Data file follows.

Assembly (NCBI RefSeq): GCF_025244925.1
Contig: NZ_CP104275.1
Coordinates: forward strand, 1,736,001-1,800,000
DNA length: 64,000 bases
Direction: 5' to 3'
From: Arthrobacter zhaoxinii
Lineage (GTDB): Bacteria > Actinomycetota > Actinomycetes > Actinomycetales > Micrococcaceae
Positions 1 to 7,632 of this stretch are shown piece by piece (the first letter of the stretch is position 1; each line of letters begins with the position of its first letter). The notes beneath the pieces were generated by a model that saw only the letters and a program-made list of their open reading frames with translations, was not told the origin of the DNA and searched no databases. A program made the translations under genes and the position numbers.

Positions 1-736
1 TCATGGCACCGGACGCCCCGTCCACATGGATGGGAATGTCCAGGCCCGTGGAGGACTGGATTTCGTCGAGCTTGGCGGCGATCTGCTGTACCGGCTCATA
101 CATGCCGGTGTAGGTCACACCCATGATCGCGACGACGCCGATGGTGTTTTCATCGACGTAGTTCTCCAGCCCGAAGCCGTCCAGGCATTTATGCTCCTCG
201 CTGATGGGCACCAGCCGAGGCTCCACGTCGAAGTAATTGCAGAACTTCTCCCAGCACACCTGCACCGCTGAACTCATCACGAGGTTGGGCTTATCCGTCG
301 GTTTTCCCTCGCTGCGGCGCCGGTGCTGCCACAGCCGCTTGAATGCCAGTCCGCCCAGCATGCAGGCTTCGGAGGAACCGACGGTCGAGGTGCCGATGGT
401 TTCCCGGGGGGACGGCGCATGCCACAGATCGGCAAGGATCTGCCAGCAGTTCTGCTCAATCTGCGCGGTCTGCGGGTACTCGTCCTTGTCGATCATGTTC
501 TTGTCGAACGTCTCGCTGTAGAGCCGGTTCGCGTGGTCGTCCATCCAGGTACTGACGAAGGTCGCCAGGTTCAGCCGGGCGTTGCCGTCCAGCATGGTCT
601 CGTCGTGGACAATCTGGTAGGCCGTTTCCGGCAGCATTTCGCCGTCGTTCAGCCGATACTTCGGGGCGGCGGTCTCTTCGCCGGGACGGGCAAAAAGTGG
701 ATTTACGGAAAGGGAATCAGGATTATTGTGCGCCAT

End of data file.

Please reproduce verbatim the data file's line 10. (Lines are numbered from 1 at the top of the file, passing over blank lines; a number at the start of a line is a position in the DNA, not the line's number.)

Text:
1 TCATGGCACCGGACGCCCCGTCCACATGGATGGGAATGTCCAGGCCCGTGGAGGACTGGATTTCGTCGAGCTTGGCGGCGATCTGCTGTACCGGCTCATA